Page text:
One other huge benefit is that I give teams a chance to get together and use their minds in a space that’s free from the day-to-day stresses of client work. It’s amazing how little time teams get to work on themselves versus the project-at-hand. When teams get to work together in a way that develops their relationships, it makes communication and collaboration easier when they’re back to the grind.
What are some specific things you do to help CPAs build great clients?
I help them see that client service and brand is a true differentiator. Often this takes the form of a workshop where we explore the different touch-points a client has with a firm (e.g. engagement letters, document requests, issue resolution process, client gifts, etc.), how those touch-points are adding or detracting from the client relationship, and what CPAs can do about it as it relates to their organization’s goals.
There are so many opportunities to further client relationships, and not all require going out to lunch, though I am a huge fan of client lunches as part of the overall package!
What advice would you give a young, female accountant who wants to find a sponsor?
In finding a sponsor, look for someone who:
- Knows you do great work and appreciates your contributions.
- You respect and want to be associated with.
- Has influence at your organization and can create opportunities for you.
If you’ve found someone like this:
- Ask them for challenging opportunities and projects that are outside of your comfort zone.
- Make your sponsor look good, they are putting their reputation on the line for you, you must come through.
If no one immediately comes to mind, think of the person who is closest candidate and up your game with them. Do better work, be more visible – once you knock their socks off a few times you should be able to convert a colleague to a sponsor with ease.
I heard you’re writing a book, tell me more about that.
I am! It’s a humor book for current and former CPAs called Accounting Dreams. Because what could be funnier than accounting dreams or dreams accountants have, right?! But really, it’s about the challenges CPAs have with clients, and vice versa – showcased in a series of photos with captions about what you would LOVE to hear your client say.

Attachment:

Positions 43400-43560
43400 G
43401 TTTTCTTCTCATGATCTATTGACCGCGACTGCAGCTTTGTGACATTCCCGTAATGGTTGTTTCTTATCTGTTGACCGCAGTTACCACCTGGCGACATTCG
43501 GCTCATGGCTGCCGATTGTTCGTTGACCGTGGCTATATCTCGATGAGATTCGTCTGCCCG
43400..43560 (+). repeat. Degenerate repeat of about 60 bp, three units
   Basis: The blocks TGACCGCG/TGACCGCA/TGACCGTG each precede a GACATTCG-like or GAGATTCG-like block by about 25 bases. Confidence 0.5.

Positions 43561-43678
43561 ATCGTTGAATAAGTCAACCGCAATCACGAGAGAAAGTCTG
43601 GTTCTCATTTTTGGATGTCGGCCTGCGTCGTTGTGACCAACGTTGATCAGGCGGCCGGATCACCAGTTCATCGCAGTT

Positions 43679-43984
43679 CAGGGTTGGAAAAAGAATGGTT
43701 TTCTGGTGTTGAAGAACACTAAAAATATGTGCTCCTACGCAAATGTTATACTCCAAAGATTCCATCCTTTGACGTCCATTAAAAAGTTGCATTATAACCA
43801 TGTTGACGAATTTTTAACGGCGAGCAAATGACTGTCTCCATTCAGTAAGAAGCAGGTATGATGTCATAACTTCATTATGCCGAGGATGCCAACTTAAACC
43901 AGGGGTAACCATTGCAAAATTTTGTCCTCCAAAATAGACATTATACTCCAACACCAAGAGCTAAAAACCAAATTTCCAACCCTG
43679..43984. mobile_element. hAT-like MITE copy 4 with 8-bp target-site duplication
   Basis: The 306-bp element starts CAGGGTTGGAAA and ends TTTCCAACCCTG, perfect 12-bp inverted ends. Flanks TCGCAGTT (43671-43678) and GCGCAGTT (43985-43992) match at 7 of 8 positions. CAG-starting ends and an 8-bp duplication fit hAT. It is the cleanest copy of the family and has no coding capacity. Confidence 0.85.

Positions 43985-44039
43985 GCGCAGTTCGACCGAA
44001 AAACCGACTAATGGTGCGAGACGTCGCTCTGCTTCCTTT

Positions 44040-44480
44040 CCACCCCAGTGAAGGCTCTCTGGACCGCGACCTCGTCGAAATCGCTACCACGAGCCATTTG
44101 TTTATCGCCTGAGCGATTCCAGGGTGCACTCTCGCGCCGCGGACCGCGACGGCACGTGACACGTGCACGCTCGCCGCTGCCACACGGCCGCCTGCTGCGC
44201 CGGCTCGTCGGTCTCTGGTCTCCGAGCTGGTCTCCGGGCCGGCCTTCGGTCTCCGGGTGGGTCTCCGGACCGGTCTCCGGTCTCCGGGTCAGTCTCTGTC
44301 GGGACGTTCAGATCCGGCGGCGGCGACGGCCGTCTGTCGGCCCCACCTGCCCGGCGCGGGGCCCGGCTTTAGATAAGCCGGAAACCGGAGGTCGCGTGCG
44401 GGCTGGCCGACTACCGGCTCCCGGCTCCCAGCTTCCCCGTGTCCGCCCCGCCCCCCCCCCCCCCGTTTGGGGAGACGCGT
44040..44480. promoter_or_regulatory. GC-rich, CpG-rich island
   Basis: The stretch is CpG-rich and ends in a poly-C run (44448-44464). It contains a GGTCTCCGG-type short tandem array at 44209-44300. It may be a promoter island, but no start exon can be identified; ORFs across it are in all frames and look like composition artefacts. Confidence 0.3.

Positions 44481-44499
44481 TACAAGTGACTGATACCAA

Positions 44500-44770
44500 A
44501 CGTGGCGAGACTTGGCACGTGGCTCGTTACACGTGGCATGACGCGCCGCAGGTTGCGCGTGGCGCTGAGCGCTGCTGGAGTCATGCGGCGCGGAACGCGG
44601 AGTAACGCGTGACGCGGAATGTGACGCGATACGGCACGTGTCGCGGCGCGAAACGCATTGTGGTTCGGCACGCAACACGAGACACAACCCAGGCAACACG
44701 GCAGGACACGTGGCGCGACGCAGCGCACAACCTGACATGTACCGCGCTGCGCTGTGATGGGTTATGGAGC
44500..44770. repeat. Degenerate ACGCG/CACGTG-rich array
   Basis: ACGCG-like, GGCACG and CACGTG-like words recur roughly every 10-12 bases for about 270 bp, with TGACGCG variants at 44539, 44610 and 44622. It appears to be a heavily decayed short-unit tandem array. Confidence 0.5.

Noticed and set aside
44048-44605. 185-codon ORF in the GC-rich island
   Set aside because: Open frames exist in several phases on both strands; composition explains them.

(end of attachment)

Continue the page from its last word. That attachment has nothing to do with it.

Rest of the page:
I was inspired to write the book because there’s I believe there’s always room for more laugher and fun in the world, and especially our profession. One of my favorite pages is a photo of a client meeting with the caption “Wow, great rates! Who knew accounting fees could be so reasonable.” Which, generally speaking, is never going to happen, but this page highlights a dreamy situation in which a client feels that way.
Curious and fun-loving CPAs can find details about release dates and upcoming sample pages on my website.
Ways to connect with Kristen
It’s amazing how little time teams get to work on themselves versus the project-at-hand.
Wednesday, May 13th, 2015
In public accounting, you hear it everywhere, read it everywhere but in actuality CPAs take little action.
Today, I am passing along some hopefully motivational information about Leadership Training from management guru Tom Peters. I never tire of reading his “stuff”.
As leaders, it is fine to:
- Develop a vision for their firm.
- Get people excited about their work.
- Be masterful problem solvers.
- Have the highest integrity.
Yes, all fine……… But this is not close to being enough. In fact, Peters would go so far to say that these items, collectively, miss the boat. In fact, they’re not even at the right dock.
What do leaders…. DO?
First and foremost they assemble and then develop a topflight team of people
Here’s Peters’ Seven Steps to Sustaining Success
- You take care of the people
- The people take care of the service.
- The service takes care of the customer.
- The customer takes care of the profit.
- The profit takes care of the re-investment.
- The re-investment takes care of the re-invention.
- The re-invention takes care of the future.
I contend that developing people is the foundation of the CPA profession. CPAs have always been developed, educated and trained by a wiser, experienced accountant teaching and guiding a, usually younger, less experienced accountant (new college graduate). Duh… it’s call mentoring!
The obvious point being made is that developing people comes first.
I think we often lose sight of this fact in busy accounting firms. We make some very important “things” too difficult, too time-consuming and we use the excuse that we are too busy – so, implementation never happens.
Leaders 'do' people.
Tuesday, May 12th, 2015
Civility. noun – formal politeness and courtesy in behavior or speech.
Some of us think of it more in the terms of good manners. Children must be taught good manners and see it practiced by their role models.
As you become a manager and then a partner in your firm, if you want to be viewed as an inspiring leader, you better be practicing civility.
There is solid research behind this. This is from Christine Porath via HBR:
“For the last 20 years, I’ve studied the costs of incivility, as well as the benefits of civility. Across the board, I’ve found that civility pays. it enhances your influence and performance and is positively associated with being perceived as a leader.”